What a thrill to visit cities that have “revitalized” their downtown areas! From the empty streets to the government offices to the abandoned retail spaces—what’s not to like?
Well, everything, of course.
Not only are such areas unsightly and useless, they often come at the expense of millions of taxpayer dollars and eminent-domain coercion.
There’s nothing wrong with feeling a bit nostalgic for when everyone worked and shopped in a bustling downtown—although I happen to enjoy today’s so-called “sprawl,” especially as I think about how it demonstrates how well the market serves consumers with an ever-increasing variety of goods at ever-lower prices. But in any event, fuzzy feelings about downtown areas apparently aren’t very important to most people who do have them, because those people don’t put their money where their mouths are. They choose to live, work, and shop in outlying neighborhoods instead.
Voting, however, offers such people an opportunity to act on their emotions at virtually no personal cost. Thus we get government-sponsored “revitalize downtown” efforts in cities all across America that fail again and again.
My city of Columbus, Ohio, tried its own ridiculous plan along these lines about 20 years ago, when it built a downtown mall called the “City Center.” It opened in 1989 to much fanfare, filled with stores intended to lure suburbanites and others from all over the state.
And it did. For a very short time crowds indeed came. Politicians were quick to take credit for this putative victory—declaring “mission accomplished” like George W. Bush in Iraq within days of the mall’s opening—while the media praised them for having “the courage to ignore the criticism and continue with the project.”
An early manager of the mall declared it “almost competition-proof,” bringing to mind certain claims about the “unsinkable” Titanic. A visitor in those first days breathlessly told a newspaper reporter that the mall’s “novelty will never wear off.”
Now, though, the mall is just about empty. Entrepreneurs saw opportunities soon after it opened to put malls where people actually wanted them, in the suburbs circling the city, and that is where everyone goes—including city-dwellers like me.
There are no more “anchor” stores in the City Center. The mall’s third floor—once home to only the most upscale stores—in recent years housed a public school in a former Henri Bendel space, and now even that’s closed. The second floor—with a Sunglass Hut and nothing else—is thriving by comparison.
The ground floor is mostly empty, too, but it does have a food court of sorts, plus such attractions as a dollar store, stores offering what one might charitably call “urban fashions,” and a tattoo parlor.
It’s fitting that a government mall would have nothing inside it, because government produces nothing. It is empty on the inside and ugly on the outside, with almost no glass or windows, but rather just a big brick lump where once there were houses and businesses, before the government bulldozer came.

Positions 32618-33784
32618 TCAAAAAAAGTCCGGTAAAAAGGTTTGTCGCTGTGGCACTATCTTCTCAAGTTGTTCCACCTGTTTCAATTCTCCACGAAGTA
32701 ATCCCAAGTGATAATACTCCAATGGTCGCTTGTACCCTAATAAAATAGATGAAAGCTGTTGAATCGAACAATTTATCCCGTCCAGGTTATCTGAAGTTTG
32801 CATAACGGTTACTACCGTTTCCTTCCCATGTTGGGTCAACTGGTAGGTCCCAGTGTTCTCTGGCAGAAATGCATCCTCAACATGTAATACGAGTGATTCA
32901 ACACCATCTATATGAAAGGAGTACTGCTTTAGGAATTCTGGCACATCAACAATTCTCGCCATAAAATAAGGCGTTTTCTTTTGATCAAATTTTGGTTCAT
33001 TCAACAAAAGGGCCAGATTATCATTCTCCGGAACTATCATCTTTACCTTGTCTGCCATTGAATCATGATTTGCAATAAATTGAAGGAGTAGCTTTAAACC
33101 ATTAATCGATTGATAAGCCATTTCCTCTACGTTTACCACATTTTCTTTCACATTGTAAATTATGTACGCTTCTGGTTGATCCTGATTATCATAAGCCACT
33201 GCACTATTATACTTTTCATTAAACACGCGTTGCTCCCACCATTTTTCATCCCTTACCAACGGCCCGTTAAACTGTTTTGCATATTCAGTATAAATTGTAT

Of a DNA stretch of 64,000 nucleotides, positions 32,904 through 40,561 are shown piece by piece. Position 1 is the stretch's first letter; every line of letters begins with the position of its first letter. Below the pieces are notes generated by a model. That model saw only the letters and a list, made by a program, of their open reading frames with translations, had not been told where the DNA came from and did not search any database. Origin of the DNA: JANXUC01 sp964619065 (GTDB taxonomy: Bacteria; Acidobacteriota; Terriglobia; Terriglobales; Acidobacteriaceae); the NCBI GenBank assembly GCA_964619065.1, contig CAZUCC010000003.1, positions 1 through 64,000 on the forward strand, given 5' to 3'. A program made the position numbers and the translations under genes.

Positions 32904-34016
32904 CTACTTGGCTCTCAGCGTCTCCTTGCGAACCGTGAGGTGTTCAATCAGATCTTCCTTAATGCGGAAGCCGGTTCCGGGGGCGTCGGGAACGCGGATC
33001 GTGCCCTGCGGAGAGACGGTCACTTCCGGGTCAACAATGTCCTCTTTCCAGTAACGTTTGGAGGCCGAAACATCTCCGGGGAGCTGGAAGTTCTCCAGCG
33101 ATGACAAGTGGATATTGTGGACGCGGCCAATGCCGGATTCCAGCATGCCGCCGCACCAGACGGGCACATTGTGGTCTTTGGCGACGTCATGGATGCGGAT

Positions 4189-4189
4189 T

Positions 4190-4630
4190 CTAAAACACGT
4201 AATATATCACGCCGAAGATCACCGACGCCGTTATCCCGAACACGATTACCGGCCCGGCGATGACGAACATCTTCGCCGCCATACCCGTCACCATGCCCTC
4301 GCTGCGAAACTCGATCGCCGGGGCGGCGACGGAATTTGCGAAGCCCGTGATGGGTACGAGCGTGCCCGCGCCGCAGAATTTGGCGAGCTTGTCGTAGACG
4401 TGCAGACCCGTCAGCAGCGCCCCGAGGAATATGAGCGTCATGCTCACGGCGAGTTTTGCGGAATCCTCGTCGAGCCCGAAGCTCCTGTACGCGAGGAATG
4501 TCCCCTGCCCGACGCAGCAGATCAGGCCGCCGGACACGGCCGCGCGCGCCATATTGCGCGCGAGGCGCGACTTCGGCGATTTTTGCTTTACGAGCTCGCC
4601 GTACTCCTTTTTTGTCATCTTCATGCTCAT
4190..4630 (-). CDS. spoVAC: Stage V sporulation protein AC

The total cost to taxpayers to put up this now-abandoned monstrosity? More than $72 million—plus ample eminent-domain compulsion to destroy what little old-fashioned life and color the area used to possess.
One More Attempt
But never fear. Mayor Michael Coleman has come up with a solution. The city has decided to simply take the mall back from the private-public partnership that had been in charge of it, and this time the government will get it right.
But although the names of the politicians may have changed since 1989, the economic reality never will. Government planners lack the incentive and ability to accurately forecast what consumers want. They are driven by political considerations and, at best, by what they wish people would do. In contrast, entrepreneurs in a free market have an incentive to determine what consumers really want and provide it, because they put their own cash—not taxpayers’ money—on the line.
So-called public-private partnerships do not and cannot resolve this problem because in such cases (as with my local empty mall), the market is distorted. Businesses respond to government-created incentives, not consumer preferences.
Some might try to rebut this by pointing to government-subsidized projects that appear to have succeeded. But these prove nothing. Undoubtedly, many such cases involve businesses getting government help to do something they would have done anyway, and thus amount to little more than a gift from hard-working taxpayers to politically connected business owners.
The only way to determine what consumers want in the former mall space is to sell the land and the building to the highest private-sector bidder with no strings attached.
Does that mean a flourishing mall or some new attraction will take the place of the government disaster and have everyone flocking downtown? No. Plenty of private buildings in downtown areas struggle with high vacancies and will continue to do so. Indeed, sometimes the most efficient thing for an entrepreneur to do is to leave a building empty until a time when it can be put to a higher and better use than present conditions allow. All we can say for certain is that private hands are by their nature more likely than political hands to succeed in determining what people really want most.
That idea may frustrate politicians who imagine themselves capable of wishing a specific vision of a downtown into existence and of making people want something they have demonstrated again and again they do not want. But there is no fairy godmother to wave her magic wand for city politicians and their economically illiterate gaggle of planners.
The reality is that mayors and council members may nominally rule their cities, but the dead mall at the heart of Columbus, Ohio—like so many other “downtown revitalization” projects—stands as a monument to their impotence, and to the fact that in the free market, the consumer is king.